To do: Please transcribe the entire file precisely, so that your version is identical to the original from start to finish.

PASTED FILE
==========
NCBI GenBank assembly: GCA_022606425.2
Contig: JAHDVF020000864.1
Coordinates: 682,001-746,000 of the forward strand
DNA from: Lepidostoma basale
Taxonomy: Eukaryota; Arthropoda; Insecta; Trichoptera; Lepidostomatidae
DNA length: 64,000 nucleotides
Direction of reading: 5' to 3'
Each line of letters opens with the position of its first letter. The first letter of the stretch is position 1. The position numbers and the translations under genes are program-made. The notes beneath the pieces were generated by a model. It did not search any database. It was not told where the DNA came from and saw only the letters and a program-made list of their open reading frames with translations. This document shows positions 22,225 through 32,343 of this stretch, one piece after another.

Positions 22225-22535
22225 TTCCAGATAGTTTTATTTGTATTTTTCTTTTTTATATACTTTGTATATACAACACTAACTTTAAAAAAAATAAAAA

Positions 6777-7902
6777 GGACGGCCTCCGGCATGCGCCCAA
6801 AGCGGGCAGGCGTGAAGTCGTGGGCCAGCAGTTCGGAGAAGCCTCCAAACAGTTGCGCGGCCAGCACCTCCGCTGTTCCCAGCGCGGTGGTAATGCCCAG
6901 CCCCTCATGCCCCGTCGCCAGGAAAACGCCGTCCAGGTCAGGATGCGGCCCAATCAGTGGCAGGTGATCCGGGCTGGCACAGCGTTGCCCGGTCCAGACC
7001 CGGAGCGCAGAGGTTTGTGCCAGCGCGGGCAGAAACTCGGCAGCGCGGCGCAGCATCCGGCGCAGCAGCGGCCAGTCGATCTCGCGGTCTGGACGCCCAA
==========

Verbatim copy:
NCBI GenBank assembly: GCA_022606425.2
Contig: JAHDVF020000864.1
Coordinates: 682,001-746,000 of the forward strand
DNA from: Lepidostoma basale
Taxonomy: Eukaryota; Arthropoda; Insecta; Trichoptera; Lepidostomatidae
DNA length: 64,000 nucleotides
Direction of reading: 5' to 3'
Each line of letters opens with the position of its first letter. The first letter of the stretch is position 1. The position numbers and the translations under genes are program-made. The notes beneath the pieces were generated by a model. It did not search any database. It was not told where the DNA came from and saw only the letters and a program-made list of their open reading frames with translations. This document shows positions 22,225 through 32,343 of this stretch, one piece after another.

Positions 22225-22535
22225 TTCCAGATAGTTTTATTTGTATTTTTCTTTTTTATATACTTTGTATATACAACACTAACTTTAAAAAAAATAAAAA

Positions 6777-7902
6777 GGACGGCCTCCGGCATGCGCCCAA
6801 AGCGGGCAGGCGTGAAGTCGTGGGCCAGCAGTTCGGAGAAGCCTCCAAACAGTTGCGCGGCCAGCACCTCCGCTGTTCCCAGCGCGGTGGTAATGCCCAG
6901 CCCCTCATGCCCCGTCGCCAGGAAAACGCCGTCCAGGTCAGGATGCGGCCCAATCAGTGGCAGGTGATCCGGGCTGGCACAGCGTTGCCCGGTCCAGACC
7001 CGGAGCGCAGAGGTTTGTGCCAGCGCGGGCAGAAACTCGGCAGCGCGGCGCAGCATCCGGCGCAGCAGCGGCCAGTCGATCTCGCGGTCTGGACGCCCAA